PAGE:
Thursday, 10 March 2011

He has got nothing to wear!!! Making the costume for the ringmaster puppet.

The master puppet was a joint effort between Rhyan and myself.  The group had decided that the puppet would be approx 1m tall and be operated by two people.  Initially we tended towards a rod animated puppet but as the ring master began to take shape it became clear we could gain more expression from a gloved arm puppet. 

We each made a potential head for the puppet in a different style to see which would be the most successful.
 This was my head made of tights stuffed with wadding and sewn to form features.  The moustache and eyebrows were wool twisted with beading wire to hold them in a rigid shape.  Although this was effective it didn't have the presence that we had imagined.

The head that Rhyan made had much more three dimensionality to it and in my opinion was a little more creepy which was perfect.  We decided to add false eyelashes and a moustache made in the
same way as my original head.

The final head.

The hat was made from black felt stuffed with wadding.  Half an hour of fiddling with paper templates produced a useable shape.

I incorporated wire into the rim before sewing it onto the main body of the hat, this made a wonderful mad hatter shape when finished.

Initially we used velcro to stick the hat onto his head but this was not successful as it kept moving.  It was finally secured using superglue. 

Rhyan then made the body out of plywood cut into a frame and jointed plastic tubes for the legs.  There was no need for arms as these would be incorporated into the costume.

Once the body was finished I took over for the costume.  Firstly there was a shopping trip required!!!  A troll around the second hand stores of Gravesend produced a pair of black trousers, a red jacket and childrens shoes - customising the outfit would be much quicker than making one from scratch!  (An excellent tip I have since recieved is to shop for childrens wedding outfits in the sales as these look like miniature adult costumes.)

I stuffed a pair of childrens socks with wadding and glued them into the shoes with super glue (incase anyone is interested these were size 4 shoes) then attached them to the puppet legs with more glue.

This gave them enough movement on the ankle to flex with the puppet legs and also weighted the legs to move in a more realistic manner.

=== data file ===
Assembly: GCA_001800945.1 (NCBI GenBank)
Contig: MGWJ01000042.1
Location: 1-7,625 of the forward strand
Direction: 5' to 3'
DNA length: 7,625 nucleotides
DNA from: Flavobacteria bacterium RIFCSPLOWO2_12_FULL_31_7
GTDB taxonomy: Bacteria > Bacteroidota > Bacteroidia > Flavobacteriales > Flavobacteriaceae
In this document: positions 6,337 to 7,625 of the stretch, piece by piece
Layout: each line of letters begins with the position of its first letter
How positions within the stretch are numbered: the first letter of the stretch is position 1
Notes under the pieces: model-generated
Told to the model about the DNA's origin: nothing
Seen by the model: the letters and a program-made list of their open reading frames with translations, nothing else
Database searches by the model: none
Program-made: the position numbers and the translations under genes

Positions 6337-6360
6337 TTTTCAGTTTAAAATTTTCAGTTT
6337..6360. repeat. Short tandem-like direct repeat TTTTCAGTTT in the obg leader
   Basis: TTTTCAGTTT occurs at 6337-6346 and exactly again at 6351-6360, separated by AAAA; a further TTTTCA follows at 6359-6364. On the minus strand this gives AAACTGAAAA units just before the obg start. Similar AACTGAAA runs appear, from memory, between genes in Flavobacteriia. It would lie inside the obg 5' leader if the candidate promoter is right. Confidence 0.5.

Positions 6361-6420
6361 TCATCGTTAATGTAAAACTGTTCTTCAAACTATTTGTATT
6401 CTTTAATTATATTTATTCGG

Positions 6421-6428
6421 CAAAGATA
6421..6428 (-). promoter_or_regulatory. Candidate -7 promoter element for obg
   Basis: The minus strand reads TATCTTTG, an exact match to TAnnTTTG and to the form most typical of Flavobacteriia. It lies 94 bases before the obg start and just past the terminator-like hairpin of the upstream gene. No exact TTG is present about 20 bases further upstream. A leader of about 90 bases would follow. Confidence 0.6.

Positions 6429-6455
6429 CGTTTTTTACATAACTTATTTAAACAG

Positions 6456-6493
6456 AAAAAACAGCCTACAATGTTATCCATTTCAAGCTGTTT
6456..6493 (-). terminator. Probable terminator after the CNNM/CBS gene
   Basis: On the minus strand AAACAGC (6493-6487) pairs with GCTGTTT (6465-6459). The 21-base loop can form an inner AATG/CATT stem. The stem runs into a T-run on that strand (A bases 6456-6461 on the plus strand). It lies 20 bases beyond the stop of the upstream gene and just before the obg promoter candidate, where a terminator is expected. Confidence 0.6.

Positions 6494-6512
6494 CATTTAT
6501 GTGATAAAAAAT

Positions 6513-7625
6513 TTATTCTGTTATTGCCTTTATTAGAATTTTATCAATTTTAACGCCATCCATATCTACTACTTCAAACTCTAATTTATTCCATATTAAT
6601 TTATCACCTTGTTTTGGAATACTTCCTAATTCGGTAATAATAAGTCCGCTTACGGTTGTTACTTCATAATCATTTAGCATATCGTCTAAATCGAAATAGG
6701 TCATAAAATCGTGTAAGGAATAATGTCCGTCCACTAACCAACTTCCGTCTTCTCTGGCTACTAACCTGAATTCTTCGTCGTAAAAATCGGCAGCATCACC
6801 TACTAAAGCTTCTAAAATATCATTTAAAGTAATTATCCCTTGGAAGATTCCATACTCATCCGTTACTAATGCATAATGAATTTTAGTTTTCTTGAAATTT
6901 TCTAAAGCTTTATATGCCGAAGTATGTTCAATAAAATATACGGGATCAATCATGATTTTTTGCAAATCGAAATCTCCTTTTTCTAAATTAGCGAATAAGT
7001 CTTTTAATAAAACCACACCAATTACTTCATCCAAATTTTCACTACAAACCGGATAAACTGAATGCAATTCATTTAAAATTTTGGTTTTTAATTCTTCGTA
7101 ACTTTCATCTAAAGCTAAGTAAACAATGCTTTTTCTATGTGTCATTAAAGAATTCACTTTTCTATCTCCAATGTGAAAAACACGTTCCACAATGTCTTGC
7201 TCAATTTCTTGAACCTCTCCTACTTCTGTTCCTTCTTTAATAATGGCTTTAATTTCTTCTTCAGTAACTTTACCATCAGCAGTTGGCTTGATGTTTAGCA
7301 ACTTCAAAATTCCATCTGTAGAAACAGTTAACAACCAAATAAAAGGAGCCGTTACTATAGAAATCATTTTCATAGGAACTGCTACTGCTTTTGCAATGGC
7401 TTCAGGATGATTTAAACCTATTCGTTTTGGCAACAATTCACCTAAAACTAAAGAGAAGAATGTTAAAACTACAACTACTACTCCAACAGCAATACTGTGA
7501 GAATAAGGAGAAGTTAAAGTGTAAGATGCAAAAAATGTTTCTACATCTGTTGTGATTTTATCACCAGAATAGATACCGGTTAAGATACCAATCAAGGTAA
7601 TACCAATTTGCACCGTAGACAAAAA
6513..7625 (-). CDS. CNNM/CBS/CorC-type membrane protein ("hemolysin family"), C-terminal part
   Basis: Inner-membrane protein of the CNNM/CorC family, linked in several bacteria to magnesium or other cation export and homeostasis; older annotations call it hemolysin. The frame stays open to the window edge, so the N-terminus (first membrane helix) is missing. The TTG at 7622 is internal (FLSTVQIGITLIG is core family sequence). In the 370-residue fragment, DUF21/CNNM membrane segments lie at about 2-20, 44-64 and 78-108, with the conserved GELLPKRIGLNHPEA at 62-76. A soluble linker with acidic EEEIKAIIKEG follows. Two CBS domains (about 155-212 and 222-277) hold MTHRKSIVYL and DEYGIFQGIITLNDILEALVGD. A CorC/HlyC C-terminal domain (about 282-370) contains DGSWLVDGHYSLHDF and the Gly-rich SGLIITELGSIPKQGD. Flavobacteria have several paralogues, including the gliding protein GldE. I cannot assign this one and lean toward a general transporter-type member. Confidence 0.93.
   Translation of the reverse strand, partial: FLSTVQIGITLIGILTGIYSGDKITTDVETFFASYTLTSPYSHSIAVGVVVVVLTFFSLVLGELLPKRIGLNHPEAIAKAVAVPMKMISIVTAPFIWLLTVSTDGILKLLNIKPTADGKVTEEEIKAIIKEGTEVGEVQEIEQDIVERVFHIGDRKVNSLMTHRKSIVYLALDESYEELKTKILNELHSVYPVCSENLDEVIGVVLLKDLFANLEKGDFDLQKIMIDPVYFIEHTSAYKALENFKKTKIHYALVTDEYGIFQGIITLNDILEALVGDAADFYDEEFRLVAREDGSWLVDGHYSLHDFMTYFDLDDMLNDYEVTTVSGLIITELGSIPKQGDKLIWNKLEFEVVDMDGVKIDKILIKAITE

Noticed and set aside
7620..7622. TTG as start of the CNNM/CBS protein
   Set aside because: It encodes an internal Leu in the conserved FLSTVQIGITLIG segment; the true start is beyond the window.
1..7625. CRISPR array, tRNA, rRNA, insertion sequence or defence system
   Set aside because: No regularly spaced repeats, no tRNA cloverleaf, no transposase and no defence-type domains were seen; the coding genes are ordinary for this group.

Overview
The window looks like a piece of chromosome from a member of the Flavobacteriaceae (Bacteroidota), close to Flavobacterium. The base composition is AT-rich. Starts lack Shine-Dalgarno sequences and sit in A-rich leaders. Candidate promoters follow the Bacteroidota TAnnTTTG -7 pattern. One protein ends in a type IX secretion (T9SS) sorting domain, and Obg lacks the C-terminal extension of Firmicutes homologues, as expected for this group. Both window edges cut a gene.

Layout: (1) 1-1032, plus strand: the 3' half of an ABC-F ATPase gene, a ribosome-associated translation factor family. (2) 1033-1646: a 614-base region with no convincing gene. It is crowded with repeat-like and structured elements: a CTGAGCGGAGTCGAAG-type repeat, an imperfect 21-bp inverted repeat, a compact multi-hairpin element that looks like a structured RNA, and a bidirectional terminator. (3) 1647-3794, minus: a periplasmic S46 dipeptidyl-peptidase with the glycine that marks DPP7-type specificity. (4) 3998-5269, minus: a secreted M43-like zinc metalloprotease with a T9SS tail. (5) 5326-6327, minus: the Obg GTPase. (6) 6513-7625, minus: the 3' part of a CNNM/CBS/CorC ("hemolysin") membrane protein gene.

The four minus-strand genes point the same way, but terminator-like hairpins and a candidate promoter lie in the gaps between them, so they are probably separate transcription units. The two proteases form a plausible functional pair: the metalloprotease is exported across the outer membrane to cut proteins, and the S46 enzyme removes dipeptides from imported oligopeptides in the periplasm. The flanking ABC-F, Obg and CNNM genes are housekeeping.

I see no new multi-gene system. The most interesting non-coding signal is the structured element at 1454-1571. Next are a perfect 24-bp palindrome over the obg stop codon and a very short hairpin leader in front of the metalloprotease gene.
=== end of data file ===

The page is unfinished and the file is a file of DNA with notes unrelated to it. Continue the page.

The jacket was a perfect colour but much too large at a size 14 so I cut it down to size and re-seamed the edges, creating two tails in the extra length at the back. 

I elongated the gap between the tails so hand operating the body from the back would not disturb the costume.

The arms were more tricky as they would need to have a stuffed upper arm but a lower sleeve big enough for a puppeteer to put their arm through.

I created a tube closed at one end for the upper arm and stuffed this with wadding, seaming the open top into the arm hole, attached to this at the elbow was the bottom of the original cut down sleeve. 

The finished jacket.

The trousers were very easy to create, I cut off a leg from the originals and seamed up and down the centre, reinforcing the crutch with overstitching several times. 

I then cut up the middle of my two seams and turned the trousers right side out.  The waistband was created by turning down the fabric twice rightside and overstitching top and bottom, finishing off with a button glued on centre front.  Any excess was adjusted by tucks at the back as this would not be seen.


Padding out the plywood frame was necessary to fill the costume and give something to stitch it firmly into place.  All the padding was created with tights stuffed with wadding and then fixed into place.

The shoulders were stitched into place around the plywood frame.

The front was nailed into the hip cradle and sewn onto the shoulders before stuffing and hand seaming closed.

All the clothes were then stitched into place.  A false shirt front and a cummerbund made of black ribbon completed the look.

Early rehersals for the movements!

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